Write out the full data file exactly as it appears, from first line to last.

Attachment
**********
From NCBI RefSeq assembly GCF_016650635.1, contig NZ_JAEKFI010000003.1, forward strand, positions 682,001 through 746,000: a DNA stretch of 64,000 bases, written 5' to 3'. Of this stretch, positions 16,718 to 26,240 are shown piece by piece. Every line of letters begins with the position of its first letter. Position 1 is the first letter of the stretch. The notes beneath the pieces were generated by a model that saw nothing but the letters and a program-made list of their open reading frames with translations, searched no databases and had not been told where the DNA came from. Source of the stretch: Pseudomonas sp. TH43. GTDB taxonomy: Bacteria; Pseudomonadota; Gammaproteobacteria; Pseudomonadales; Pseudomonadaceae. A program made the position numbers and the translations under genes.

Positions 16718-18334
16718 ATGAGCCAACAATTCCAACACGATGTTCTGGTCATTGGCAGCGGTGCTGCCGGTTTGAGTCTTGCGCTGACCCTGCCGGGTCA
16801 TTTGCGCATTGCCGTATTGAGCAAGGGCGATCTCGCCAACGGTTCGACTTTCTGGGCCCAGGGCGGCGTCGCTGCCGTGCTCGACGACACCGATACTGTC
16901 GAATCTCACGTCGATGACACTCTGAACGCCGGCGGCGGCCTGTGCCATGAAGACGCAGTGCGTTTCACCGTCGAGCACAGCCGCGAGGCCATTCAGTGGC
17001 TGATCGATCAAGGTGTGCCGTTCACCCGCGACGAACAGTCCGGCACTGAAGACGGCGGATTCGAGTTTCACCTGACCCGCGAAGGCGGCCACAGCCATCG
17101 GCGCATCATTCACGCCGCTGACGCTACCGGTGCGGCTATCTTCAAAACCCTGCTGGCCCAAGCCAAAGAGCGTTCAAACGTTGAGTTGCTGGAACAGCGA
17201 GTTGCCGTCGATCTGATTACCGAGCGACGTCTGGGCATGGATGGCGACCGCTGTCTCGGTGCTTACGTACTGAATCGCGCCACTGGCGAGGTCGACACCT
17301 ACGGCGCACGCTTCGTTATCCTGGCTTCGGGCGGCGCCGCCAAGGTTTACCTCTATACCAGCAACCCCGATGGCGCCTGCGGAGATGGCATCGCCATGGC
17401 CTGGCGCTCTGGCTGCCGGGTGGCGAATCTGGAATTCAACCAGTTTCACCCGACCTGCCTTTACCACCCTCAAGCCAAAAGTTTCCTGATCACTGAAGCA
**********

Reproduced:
From NCBI RefSeq assembly GCF_016650635.1, contig NZ_JAEKFI010000003.1, forward strand, positions 682,001 through 746,000: a DNA stretch of 64,000 bases, written 5' to 3'. Of this stretch, positions 16,718 to 26,240 are shown piece by piece. Every line of letters begins with the position of its first letter. Position 1 is the first letter of the stretch. The notes beneath the pieces were generated by a model that saw nothing but the letters and a program-made list of their open reading frames with translations, searched no databases and had not been told where the DNA came from. Source of the stretch: Pseudomonas sp. TH43. GTDB taxonomy: Bacteria; Pseudomonadota; Gammaproteobacteria; Pseudomonadales; Pseudomonadaceae. A program made the position numbers and the translations under genes.

Positions 16718-18334
16718 ATGAGCCAACAATTCCAACACGATGTTCTGGTCATTGGCAGCGGTGCTGCCGGTTTGAGTCTTGCGCTGACCCTGCCGGGTCA
16801 TTTGCGCATTGCCGTATTGAGCAAGGGCGATCTCGCCAACGGTTCGACTTTCTGGGCCCAGGGCGGCGTCGCTGCCGTGCTCGACGACACCGATACTGTC
16901 GAATCTCACGTCGATGACACTCTGAACGCCGGCGGCGGCCTGTGCCATGAAGACGCAGTGCGTTTCACCGTCGAGCACAGCCGCGAGGCCATTCAGTGGC
17001 TGATCGATCAAGGTGTGCCGTTCACCCGCGACGAACAGTCCGGCACTGAAGACGGCGGATTCGAGTTTCACCTGACCCGCGAAGGCGGCCACAGCCATCG
17101 GCGCATCATTCACGCCGCTGACGCTACCGGTGCGGCTATCTTCAAAACCCTGCTGGCCCAAGCCAAAGAGCGTTCAAACGTTGAGTTGCTGGAACAGCGA
17201 GTTGCCGTCGATCTGATTACCGAGCGACGTCTGGGCATGGATGGCGACCGCTGTCTCGGTGCTTACGTACTGAATCGCGCCACTGGCGAGGTCGACACCT
17301 ACGGCGCACGCTTCGTTATCCTGGCTTCGGGCGGCGCCGCCAAGGTTTACCTCTATACCAGCAACCCCGATGGCGCCTGCGGAGATGGCATCGCCATGGC
17401 CTGGCGCTCTGGCTGCCGGGTGGCGAATCTGGAATTCAACCAGTTTCACCCGACCTGCCTTTACCACCCTCAAGCCAAAAGTTTCCTGATCACTGAAGCA